Law firm, Brevis Law, is shedding light on the extensive implications of the recent government decision to significantly increase fines for UK employers and landlords who provide work or accommodation to migrants arriving through irregular routes.
This development is part of the government’s strategy to address small boat crossings across the Channel.
The UK government is set to triple fines for employers and landlords who are seen as contributing to the factors attracting migrants to enter and stay in the country illegally.
This major shift in civil penalties is being hailed as the most significant change in almost a decade. Under the new measures, effective from the start of 2024, the maximum fine for employing an illegal worker will be raised from £20,000 to £60,000. Landlords will also see an increase in fines from £80 to £10,000.
The law mandates employers and landlords to thoroughly verify the eligibility of their employees and tenants to work and reside in the UK, irrespective of nationality.
This requirement applies to all forms of contractual agreements, whether written, verbal, or implied. Ignorance or uncertainty about these regulations will no longer be accepted as valid excuses against fines.
Mandie Sewa, Head of Immigration at Brevis Law said, “The recent government announcement underscores the urgency for employers and landlords to ensure the legality of their workforce and tenants. However, most employers and landlords are not experts when it comes to UK immigration law and it’s clear that they are not being asked to check just one or two types of visas but a vast array.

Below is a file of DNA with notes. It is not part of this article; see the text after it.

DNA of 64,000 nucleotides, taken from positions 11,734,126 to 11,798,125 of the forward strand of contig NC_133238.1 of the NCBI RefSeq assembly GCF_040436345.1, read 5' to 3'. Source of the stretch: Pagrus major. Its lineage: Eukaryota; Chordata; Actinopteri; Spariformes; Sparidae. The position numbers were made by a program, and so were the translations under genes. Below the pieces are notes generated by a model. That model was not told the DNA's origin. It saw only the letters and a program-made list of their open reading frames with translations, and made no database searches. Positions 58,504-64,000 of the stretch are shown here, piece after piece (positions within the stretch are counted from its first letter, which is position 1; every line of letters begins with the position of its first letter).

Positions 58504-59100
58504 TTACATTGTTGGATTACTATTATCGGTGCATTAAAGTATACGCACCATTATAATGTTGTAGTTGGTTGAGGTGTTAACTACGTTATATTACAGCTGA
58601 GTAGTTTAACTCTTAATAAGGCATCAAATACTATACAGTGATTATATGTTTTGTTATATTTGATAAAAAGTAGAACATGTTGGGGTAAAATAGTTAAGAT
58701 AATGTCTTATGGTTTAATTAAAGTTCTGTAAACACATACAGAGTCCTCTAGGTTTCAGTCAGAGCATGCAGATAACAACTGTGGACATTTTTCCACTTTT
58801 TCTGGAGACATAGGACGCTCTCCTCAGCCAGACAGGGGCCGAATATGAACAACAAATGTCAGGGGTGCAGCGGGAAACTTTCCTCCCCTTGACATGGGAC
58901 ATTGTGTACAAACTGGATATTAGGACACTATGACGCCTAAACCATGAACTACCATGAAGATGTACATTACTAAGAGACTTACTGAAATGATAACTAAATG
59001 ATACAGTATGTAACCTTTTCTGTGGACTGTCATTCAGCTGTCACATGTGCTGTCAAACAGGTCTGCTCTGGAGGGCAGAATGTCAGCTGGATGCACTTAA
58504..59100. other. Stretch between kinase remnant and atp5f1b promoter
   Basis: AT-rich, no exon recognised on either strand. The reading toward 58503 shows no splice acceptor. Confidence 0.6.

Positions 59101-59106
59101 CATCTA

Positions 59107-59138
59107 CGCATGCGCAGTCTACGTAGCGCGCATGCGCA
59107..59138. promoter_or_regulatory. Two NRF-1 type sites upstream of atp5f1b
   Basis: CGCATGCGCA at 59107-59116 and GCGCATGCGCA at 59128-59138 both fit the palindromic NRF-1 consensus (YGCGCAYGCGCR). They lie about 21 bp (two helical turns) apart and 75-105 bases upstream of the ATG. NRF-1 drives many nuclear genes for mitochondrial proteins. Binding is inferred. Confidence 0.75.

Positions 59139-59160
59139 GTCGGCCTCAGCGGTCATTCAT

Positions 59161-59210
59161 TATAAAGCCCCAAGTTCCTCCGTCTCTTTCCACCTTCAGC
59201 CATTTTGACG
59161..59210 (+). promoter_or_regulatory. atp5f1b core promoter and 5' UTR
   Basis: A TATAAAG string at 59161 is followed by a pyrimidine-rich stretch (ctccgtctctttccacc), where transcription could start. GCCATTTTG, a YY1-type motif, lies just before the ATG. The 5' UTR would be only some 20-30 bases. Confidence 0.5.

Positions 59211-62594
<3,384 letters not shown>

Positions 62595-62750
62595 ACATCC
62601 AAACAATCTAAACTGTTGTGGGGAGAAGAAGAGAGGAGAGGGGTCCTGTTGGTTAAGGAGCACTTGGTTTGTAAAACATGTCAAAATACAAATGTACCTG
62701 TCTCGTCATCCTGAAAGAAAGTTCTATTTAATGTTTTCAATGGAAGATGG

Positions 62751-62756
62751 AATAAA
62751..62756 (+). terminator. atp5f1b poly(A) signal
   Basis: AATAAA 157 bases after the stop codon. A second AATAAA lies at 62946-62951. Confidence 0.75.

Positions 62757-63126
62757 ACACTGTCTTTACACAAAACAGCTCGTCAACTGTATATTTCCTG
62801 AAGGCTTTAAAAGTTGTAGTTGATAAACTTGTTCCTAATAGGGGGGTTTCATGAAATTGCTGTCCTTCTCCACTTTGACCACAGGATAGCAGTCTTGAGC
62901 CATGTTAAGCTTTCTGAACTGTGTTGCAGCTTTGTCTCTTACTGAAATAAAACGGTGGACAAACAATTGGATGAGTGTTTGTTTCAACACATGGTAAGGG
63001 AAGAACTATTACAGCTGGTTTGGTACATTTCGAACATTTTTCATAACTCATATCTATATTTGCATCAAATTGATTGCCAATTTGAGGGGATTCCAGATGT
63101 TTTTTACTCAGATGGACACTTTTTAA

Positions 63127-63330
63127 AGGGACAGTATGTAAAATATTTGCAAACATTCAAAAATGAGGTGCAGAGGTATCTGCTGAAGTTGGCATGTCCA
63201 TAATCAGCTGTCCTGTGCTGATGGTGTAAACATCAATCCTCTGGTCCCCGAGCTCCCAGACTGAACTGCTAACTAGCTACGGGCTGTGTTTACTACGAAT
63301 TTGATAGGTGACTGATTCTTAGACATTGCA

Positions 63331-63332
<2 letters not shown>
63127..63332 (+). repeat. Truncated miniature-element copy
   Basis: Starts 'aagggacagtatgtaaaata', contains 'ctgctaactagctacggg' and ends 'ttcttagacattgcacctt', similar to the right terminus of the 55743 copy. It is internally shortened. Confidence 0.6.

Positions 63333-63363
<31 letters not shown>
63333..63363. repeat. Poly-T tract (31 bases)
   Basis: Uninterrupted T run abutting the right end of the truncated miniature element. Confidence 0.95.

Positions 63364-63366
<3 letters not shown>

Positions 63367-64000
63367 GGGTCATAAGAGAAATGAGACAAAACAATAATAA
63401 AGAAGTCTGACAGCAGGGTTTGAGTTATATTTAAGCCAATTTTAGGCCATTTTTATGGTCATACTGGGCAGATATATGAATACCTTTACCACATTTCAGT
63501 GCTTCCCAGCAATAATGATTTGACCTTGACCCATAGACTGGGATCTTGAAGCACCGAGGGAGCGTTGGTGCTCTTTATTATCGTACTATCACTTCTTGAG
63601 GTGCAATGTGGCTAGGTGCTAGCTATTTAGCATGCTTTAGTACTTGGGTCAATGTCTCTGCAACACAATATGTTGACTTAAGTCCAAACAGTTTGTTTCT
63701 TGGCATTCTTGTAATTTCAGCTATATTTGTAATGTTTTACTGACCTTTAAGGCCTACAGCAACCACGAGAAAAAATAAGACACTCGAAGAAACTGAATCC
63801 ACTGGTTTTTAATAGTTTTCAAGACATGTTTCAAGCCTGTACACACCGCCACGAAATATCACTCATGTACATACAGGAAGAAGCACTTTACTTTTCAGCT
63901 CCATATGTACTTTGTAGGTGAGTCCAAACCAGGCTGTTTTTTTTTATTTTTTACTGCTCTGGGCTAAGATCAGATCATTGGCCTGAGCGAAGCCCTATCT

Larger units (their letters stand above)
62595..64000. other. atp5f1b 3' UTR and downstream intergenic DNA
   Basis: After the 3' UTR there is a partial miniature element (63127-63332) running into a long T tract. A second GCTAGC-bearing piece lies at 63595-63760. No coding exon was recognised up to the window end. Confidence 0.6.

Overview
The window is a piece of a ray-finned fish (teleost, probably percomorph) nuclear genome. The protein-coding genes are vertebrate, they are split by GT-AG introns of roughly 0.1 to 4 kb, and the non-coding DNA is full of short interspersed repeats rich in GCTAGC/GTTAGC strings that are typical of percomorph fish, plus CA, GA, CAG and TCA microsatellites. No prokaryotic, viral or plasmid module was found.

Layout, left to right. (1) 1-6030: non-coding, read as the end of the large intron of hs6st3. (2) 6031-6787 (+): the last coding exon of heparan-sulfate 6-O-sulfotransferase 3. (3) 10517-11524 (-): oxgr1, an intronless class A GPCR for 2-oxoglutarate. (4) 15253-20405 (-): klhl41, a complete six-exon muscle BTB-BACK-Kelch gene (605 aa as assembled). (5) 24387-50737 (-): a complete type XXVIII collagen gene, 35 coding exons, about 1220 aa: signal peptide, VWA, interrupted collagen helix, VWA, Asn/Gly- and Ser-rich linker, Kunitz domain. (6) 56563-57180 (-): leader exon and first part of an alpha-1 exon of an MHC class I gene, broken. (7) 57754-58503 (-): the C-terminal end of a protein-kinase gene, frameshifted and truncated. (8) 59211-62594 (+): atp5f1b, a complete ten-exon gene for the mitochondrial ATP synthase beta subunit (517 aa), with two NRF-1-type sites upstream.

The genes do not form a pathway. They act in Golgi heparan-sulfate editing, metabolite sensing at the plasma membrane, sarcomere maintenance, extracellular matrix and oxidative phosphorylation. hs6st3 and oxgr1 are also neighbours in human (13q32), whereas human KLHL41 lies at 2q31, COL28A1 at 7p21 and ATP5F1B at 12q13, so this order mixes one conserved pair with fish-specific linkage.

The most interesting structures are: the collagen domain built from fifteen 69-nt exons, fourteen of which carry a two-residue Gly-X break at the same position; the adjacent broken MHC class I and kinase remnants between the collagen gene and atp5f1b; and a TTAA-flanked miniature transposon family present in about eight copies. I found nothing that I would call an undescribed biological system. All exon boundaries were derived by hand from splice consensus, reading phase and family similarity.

Simple innocent errors could lead to huge fines, criminal prosecution, revocation of sponsor licences, possible claims of discrimination and reputational damage, especially as the Home Office releases quarterly reports in which they ‘name and shame’ employers that are found to have hired illegal workers.
“These reports are available publicly and are published region-by-region, containing the full name of the company and details of the penalties imposed upon them. So, this, alongside the huge level of fines now being introduced, is serious enough to put livelihoods at risk.”
Mandie added: “For ‘settled’ workers like British citizens, and EU & or EEA Swiss citizens who have with pre or settled status under the EU Settlement Scheme, and people with indefinite leave to remain, the checks must be undertaken once.
“However, those that are not settled for example: skilled workers, senior or specialist worker visas holders; graduates, students, or family visa holders; and dependants of most of the above categories, will need to be checked repeatedly if employers are to establish a continuing, valid statutory excuse against a fine.”
Brevis Law stresses the significance of businesses and landlords proactively mitigating their risk exposure by conducting comprehensive audits of their right-to-work and rent-check procedures. Staying up to date with current guidelines, seeking expert training, and promptly seeking legal advice when identifying potential violations are crucial steps to avoiding substantial financial consequences.